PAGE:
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Life of a Rays Fan: We're Darn Lucky

Last night, my wife stumbled upon this quite entertaining blog called "1000 Awesome Things". I'd never heard of the site before - which shows how ignorant I am of pop culture and current trends, considering the site already has a book and has won a Webby - but it highly amused me. It's delightfully idyllic, harkening back to childhood memories and helping you rappreciate the small things in life that get looked over too easily. Also, it reminded me of a thought I had last week.

Last Wednesday evening after watching the Rays play their early game, I got bored and decided to watch another game to help the time go by. I flipped open and tried picking another game to watch that would entertain me. I love watching quality pitching play, so I tuned in to the Royals-Angels match-up to watch Jered Weaver and Zack Grienke face each other. There was no reason to not like the game; the Royals have some young players up finally, like Alex Gordon and Kia Ka'aihue, and I find myself reading Royals-centric writers quite frequently. Everything seemed perfect.

Except...even though the game didn't disappoint - it ended up a 2-1 win by the Angels in the 10th inning - I couldn't get myself interested. Something about the game just didn't call to me, didn't reach out and suck me in, and so I turned the game off by the fifth inning. In retrospect, it looks like an exciting game and one I'd like to watch; in the moment, though, the gameplay seemed unexciting, the players lackluster, the drama flat. Maybe I wasn't paying enough attention to the game, but whatever the reason, I couldn't get into it.

After I turned the game off, two thoughts flashed through my head. One, there's something to be said for having a favorite team and rooting for them day in and day out. You get to know the players, know them personally, know their habits and idiosyncrasies. You're in tune with the current storylines following the team, knowing that this player is a slight slump, this one is having trouble with the inside fastball, and this other one is finally showing some plate discipline. Those storylines help infuse games with more excitement than they'd otherwise have, making you personally attached to how well each and every player performs.  The more you watch, the tougher it is not to watch.

The second thing I realized was this: it's awesome being a Rays fan.

As much as the Rays can make us pull our hair out at times, they're one of the most exciting, dynamic teams in the majors. I can't quantifiably prove that assertion, but think about it. The Rays have a large collection of some of the most exciting young players in the majors. Sean Rodriguez. Reid Brignac. John Jaso. Matt Joyce. Jeremy Hellickson. Heck, even Matt Garza, BJ Upton, Jeff Niemann, Evan Longoria, and David Price are young and exciting as heck to watch. Oh, and did I mention Carl Crawford?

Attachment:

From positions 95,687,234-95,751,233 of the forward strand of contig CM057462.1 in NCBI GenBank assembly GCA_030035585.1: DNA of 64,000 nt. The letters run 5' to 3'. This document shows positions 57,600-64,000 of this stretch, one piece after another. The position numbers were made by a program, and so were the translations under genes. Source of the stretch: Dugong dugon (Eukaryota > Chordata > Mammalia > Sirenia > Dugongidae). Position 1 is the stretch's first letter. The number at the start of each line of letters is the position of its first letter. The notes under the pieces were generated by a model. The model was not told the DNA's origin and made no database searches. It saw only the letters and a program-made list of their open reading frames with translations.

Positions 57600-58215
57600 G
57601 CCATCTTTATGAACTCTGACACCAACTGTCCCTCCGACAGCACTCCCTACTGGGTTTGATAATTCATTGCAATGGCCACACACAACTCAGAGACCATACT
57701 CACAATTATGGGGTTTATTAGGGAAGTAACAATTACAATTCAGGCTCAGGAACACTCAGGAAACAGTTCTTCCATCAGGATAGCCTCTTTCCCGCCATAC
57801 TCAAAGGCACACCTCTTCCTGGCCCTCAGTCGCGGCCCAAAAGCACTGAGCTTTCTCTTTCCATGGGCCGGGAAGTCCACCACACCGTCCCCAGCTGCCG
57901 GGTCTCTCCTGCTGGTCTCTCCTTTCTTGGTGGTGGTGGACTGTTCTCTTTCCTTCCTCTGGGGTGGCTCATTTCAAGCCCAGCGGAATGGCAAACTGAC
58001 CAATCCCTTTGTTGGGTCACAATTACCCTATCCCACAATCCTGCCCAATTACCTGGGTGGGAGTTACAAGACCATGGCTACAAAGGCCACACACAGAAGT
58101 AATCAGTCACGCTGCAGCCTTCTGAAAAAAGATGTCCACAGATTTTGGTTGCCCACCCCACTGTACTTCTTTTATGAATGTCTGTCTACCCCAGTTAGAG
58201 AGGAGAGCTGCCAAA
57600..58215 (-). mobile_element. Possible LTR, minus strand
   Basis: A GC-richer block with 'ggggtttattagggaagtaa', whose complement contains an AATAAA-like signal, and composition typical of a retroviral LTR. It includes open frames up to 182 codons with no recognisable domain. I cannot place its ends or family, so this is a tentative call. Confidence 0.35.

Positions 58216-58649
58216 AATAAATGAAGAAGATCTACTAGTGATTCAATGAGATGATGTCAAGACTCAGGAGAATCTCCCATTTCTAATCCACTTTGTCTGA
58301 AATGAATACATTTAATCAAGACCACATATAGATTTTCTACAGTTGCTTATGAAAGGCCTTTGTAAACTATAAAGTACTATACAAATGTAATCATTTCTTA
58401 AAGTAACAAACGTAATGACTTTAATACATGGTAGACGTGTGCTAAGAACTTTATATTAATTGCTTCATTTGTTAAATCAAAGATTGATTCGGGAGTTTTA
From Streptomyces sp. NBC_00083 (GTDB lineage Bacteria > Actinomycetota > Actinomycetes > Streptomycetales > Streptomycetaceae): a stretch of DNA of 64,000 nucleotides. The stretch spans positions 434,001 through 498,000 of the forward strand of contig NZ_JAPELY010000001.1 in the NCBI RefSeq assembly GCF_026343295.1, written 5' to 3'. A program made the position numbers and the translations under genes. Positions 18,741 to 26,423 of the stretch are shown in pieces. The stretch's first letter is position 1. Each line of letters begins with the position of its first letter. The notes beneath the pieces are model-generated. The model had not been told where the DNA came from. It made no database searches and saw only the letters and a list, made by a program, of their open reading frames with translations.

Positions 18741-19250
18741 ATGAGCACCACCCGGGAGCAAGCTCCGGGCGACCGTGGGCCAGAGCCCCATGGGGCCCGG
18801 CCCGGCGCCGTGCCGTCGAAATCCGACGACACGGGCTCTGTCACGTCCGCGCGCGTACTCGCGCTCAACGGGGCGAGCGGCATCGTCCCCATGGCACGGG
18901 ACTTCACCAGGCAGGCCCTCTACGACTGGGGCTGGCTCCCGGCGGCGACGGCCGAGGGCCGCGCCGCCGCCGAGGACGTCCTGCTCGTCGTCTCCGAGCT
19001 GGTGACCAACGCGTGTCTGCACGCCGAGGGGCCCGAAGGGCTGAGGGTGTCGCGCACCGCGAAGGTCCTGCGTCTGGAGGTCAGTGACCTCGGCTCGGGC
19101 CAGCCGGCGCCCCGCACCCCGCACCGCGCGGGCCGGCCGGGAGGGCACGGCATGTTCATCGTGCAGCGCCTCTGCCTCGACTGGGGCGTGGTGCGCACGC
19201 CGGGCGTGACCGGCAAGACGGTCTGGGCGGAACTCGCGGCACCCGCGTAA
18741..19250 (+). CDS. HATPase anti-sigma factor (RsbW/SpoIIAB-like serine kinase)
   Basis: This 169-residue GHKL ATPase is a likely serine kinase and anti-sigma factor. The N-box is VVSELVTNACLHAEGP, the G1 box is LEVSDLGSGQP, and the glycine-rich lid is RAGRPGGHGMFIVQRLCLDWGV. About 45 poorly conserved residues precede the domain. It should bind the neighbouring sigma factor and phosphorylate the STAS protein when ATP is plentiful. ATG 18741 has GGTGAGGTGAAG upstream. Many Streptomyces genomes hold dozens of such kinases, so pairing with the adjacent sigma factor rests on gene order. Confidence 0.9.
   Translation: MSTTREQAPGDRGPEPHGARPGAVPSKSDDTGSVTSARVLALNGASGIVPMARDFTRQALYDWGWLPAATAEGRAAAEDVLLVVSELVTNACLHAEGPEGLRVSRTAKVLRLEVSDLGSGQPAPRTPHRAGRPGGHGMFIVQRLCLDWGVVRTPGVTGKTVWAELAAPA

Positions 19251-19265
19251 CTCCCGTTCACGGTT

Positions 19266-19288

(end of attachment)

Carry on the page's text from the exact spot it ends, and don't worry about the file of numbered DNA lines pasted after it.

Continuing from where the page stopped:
This is also a team that doesn't do anything by half measures. They're third in the majors in runs scored and first in stolen bases (by a large margin too). First in the majors in walks, and fifth in strikeouts. Third best defense in the majors (by UZR); sixth best according to Dewan Plus/Minus. They've had a perfect game and a no-hitter thrown against them, and a 17-strikeout one-hitter. Not that I liked those games, but they fit with the premise: good or bad, the Rays are an exciting team to watch. When their offense is going, it's one of the best in the league; when it's not, it's one of the worst. There's no in-between.

I've talked to other baseball fans on Twitter and watched others from afar, and I've picked up on a trend: many people that aren't fans of the Rays still tune in to watch the Rays play, just for fun. Like I said, we've got a fun young core of players to watch. The Rays play solid fundamental baseball; they work the count, make spectacular defensive plays, always try and take the extra base, bunt with the best of them, and have an interesting pitcher starting every single day. Our manager loves to safety squeeze, to shift his defense around nonstop, to make moves that put pressure on the opposing team to execute their plays. Our closer is a mysterious

And so, over these last couple months of the season, try and appreciate how special this team is. Teams like this don't come along every year, and there are fans from many other cities wishing their franchise could be more like us. Five years ago this statement would have seemed ludicrous, but we're damn lucky fans: we get to cheer for one of the most exciting, amazing teams in all of baseball every day. Enjoy it. Live it up. Banners fly forever, but memories like this last a lifetime.